University of Texas School of Law Announces Joint Degree Program with Instituto Tecnológico Autónomo de México
The University of Texas School of Law and the Instituto Tecnológico Autónomo de México (ITAM) in Mexico City have announced a new joint-degree program that will allow students to earn both a Juris Doctor degree from the University of Texas School of Law and a Licenciatura en Derecho (Mexican professional degree in law) from ITAM. Lawrence Sager, dean of the UT Law School, and Jorge Cerdio, dean of the Department of Law at ITAM, signed the agreement at a ceremony in UT Law’s Susman Academic Center on March 5, 2011.
The program will help meet an increasing need for lawyers who can practice in two countries, and builds on the strong ties that Texas and Mexico already share. “Texas and Mexico share a long history,” Sager said. “Because of our cultural, political and economic ties, it makes sense to form a strong partnership with a leading Mexican law school. And in this increasingly globalized world, we need to train lawyers who understand different legal systems and can practice law in different countries.”
Second-year UT Law students and third-year students at ITAM will be able to apply to the program immediately, with the first students beginning studies for their second degree in Fall of 2012. Those who begin their studies at UT Law will spend their first two years there and then will spend four semesters and one summer of study in Mexico. Students who begin their studies in Mexico will spend their first four years at ITAM and then will spend the following two years of study at UT Law.
Graduates of the program will be well qualified to practice law at an international level, having gone through a complete course of study in both the U.S. and Mexican legal systems. They will be academically eligible to sit for the Bar examination in any United States jurisdiction and to file a license application before the Mexican Ministry of Education in order to be admitted to practice law in Mexico. Because the degrees granted by each institution are complete and comprehensive, students who wish to enroll in the joint-degree program will be able to pursue any area of legal specialization they wish after graduation.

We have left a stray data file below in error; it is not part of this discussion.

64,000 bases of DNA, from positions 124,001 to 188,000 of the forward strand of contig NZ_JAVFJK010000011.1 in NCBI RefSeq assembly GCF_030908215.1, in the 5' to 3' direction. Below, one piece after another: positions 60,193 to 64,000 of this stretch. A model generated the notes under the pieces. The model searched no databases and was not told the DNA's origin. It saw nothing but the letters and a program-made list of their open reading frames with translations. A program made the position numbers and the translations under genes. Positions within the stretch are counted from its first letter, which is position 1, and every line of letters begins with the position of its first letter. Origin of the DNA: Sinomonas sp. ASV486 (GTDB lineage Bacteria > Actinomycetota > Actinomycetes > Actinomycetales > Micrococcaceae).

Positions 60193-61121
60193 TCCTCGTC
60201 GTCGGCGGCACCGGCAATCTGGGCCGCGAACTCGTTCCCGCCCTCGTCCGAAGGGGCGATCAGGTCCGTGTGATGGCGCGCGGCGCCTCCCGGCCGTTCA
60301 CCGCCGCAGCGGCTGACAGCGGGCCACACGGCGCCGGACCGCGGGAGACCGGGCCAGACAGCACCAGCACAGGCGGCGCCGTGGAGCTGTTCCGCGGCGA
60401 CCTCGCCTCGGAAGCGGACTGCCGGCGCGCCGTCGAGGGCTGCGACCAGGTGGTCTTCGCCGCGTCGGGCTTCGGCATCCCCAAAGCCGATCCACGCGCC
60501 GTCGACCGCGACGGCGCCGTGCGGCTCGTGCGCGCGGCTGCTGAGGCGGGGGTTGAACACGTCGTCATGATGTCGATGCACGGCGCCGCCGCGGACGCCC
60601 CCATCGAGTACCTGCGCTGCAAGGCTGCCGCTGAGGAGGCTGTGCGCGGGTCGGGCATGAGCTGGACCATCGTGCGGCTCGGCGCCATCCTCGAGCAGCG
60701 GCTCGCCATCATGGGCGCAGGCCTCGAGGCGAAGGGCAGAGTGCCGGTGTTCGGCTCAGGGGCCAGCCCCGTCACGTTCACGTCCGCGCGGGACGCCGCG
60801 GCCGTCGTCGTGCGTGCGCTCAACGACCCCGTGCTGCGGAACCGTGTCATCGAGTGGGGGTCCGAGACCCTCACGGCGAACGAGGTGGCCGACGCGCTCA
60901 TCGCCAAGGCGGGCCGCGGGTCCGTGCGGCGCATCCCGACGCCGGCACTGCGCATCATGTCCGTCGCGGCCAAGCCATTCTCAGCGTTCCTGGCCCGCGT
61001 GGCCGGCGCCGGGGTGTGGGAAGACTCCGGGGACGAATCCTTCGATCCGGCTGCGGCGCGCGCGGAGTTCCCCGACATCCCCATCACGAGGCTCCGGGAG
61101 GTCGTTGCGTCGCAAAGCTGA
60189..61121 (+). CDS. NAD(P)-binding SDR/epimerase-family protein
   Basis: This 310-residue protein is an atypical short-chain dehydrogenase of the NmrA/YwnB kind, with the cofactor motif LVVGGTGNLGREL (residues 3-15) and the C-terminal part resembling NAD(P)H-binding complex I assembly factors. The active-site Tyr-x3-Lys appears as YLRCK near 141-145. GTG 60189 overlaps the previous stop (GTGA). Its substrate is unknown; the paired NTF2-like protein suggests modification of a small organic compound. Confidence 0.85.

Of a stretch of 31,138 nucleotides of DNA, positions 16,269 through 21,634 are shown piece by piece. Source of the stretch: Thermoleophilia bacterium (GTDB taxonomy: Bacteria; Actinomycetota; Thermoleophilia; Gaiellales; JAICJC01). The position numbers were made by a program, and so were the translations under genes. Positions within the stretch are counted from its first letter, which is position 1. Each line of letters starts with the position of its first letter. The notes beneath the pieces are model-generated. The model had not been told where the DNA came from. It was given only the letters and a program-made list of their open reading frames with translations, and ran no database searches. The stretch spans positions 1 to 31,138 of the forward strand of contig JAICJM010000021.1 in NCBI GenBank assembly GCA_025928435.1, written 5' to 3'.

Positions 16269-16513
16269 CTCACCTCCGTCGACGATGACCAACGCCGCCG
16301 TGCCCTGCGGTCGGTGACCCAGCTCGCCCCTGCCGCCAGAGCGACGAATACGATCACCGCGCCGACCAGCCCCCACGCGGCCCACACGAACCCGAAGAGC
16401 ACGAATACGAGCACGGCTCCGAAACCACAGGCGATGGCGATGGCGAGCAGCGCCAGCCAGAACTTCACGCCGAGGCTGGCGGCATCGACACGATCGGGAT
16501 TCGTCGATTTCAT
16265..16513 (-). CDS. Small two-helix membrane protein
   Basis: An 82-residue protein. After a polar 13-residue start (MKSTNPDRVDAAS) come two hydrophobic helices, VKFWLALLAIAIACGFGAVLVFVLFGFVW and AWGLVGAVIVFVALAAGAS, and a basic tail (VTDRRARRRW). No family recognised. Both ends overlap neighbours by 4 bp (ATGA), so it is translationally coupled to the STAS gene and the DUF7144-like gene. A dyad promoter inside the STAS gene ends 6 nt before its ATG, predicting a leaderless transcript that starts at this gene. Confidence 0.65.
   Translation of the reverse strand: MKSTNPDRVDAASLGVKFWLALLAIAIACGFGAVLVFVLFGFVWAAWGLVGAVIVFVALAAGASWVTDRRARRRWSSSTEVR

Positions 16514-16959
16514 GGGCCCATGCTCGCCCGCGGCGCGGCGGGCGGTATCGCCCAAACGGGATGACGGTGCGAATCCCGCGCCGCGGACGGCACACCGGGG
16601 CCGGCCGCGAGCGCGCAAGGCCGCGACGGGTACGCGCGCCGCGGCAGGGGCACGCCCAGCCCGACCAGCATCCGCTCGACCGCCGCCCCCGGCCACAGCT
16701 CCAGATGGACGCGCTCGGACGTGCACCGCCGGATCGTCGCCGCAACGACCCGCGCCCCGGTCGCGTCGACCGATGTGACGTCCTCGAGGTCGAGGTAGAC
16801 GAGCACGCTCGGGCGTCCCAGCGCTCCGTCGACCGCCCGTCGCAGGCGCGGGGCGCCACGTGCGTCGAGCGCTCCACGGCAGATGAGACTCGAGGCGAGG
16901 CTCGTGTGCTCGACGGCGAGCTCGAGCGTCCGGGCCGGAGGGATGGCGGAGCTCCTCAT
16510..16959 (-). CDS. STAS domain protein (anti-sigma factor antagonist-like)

“Being a global lawyer makes a remarkable difference in the job market in Mexico and elsewhere,” said Jorge Cerdio, dean of the Department of Law at ITAM. “For Mexico, the biggest commercial partner is the United States, hence the growing need for a bi-national lawyer. UT Law is a natural partner for ITAM because of its prestige, academic standards, strong faculty and remarkable ties to the Hispanic community.”
UT Law has the highest percentage of Hispanic students of any top U.S. law school, and many of the Texas-based law firms UT Law graduates go on to work for have strong partnerships with Mexican and Latin American law firms. The University of Texas at Austin has rich and unrivalled offerings in Latin American subjects, including the Teresa Lozano Long Institute of Latin American Studies, which supports education, research, and exchange concerning Latin America across numerous university departments and programs.
Sager and Cerdio said the joint-degree program would initiate and promote the expansion of scholarly and educational cooperation between the two schools and foster opportunities for collaboration and cooperation between them, including student and faculty exchanges, joint research and publication projects, and other collaborative opportunities.
“This partnership reinforces the academic standards of both schools,” Sager said. “It’s a long-term partnership that goes beyond the legal degrees.”
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